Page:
The Basics of SMTP
SMTP is short for Simple Mail Transfer Protocol and is a type of outgoing mail server. Due to the difficulty with maintenance, most web hosting providers do not offer access to simple mail transfer protocols. Also, they can be extremely difficult to defend against hackers and malicious users. Many web hosting companies are also trying to cut corners to save money so SMTP is one of the first areas to eliminate.
The most common email systems can be broken down into two functions:
When combined, these two protocols allow users to send and receive email messages across the internet. SMTP performs the functions necessary to send a message from one point or address to another. As a user is sending a message, SMTP confirms that the sender has the right to do so. Then the system sends the outgoing message. If the mail is undeliverable, SMTP sends an email back to the sender notifying them of the failure.
The majority of email systems utilize SMTP to send messages between servers. POP3 or IMAP platforms are then used to retrieve those send messages on the other end. SMTP is also used to send email messages from a mail client to a mail server. These are the reasons for specifying the SMTP and POP3 or IMAP servers when configuring your email client.
Configuring the application correctly will identify which SMTP server is being used for sending outgoing messages and which POP3 or IMAP server is used for receiving messages. To complete this task properly, give your email client access to the SMTP server by stating your IP address.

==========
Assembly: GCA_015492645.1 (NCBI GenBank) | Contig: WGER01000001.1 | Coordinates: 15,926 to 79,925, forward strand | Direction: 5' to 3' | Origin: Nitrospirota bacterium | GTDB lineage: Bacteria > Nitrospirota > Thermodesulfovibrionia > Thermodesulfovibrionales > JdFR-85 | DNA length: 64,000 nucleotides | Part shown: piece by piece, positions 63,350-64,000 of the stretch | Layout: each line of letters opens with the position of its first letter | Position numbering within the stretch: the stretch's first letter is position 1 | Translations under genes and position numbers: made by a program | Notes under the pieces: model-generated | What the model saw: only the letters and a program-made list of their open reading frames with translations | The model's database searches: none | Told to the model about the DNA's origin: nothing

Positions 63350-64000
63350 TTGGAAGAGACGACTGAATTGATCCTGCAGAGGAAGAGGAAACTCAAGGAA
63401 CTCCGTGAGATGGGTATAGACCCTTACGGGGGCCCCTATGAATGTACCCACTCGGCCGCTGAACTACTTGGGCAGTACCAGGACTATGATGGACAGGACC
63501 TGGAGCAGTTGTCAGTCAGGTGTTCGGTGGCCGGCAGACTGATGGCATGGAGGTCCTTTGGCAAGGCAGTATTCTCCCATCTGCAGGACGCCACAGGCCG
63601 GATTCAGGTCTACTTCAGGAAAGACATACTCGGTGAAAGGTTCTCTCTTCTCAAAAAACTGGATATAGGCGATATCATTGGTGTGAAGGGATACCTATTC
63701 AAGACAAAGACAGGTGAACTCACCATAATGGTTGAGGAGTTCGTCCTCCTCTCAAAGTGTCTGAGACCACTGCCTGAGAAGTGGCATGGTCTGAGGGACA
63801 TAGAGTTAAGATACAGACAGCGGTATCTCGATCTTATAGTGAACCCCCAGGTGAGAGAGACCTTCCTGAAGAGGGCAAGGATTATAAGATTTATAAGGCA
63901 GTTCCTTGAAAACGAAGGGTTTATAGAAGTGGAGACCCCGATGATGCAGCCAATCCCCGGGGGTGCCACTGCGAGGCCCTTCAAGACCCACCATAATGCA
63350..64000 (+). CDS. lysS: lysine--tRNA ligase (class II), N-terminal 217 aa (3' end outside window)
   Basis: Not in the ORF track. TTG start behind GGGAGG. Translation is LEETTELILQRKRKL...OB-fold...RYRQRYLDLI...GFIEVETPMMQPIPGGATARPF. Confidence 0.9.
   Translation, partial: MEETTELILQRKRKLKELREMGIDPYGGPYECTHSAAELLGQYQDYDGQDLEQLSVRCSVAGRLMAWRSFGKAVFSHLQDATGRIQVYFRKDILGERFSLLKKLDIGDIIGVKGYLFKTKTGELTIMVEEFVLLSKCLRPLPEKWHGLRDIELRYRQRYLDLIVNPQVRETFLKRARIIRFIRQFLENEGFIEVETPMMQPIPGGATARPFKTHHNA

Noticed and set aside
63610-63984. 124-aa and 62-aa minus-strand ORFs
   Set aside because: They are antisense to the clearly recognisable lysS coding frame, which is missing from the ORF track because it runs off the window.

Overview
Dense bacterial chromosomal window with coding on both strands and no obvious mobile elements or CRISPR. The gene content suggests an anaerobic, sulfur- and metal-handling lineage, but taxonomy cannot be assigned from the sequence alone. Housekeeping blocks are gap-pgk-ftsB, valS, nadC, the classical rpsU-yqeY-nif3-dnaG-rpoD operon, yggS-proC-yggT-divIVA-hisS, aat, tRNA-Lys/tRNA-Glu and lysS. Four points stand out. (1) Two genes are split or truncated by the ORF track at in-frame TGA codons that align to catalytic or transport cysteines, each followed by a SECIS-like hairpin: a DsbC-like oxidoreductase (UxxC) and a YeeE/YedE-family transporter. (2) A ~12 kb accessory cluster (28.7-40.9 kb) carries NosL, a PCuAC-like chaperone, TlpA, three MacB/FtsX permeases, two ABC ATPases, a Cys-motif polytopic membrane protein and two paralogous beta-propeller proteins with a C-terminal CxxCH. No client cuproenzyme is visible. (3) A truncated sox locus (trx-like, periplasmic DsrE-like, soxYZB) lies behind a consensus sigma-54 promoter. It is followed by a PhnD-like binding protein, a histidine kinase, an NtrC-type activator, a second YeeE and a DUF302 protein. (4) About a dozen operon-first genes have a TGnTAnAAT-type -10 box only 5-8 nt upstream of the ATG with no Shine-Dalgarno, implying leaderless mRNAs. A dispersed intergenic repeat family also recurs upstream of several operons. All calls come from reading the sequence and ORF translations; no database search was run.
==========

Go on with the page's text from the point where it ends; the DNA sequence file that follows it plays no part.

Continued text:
The user never sees any of these transactions as they are all behind the scenes. The user simply clicks the send button or opens the email and the transfer is complete. With the emergence of IMAP email system technology, SMTP may not be necessary in some cases as it handles both sending and receiving of email messages.
Like POP3, SMTP has been around for quite awhile, specifically since the mid 1980’s. As technology is improving, the need for these types of systems may be diminishing and making way for one that completes all tasks. For instance, the IMAP technology is implementing aspects of POP3 and SMTP and combining them into one easy-to-use package.
The concept behind SMTP working in conjunction with POP3 is simple: one sends the messages and one receives them. Although the mechanics in the coding of these systems can be complex, it makes life much easier for those using an email client.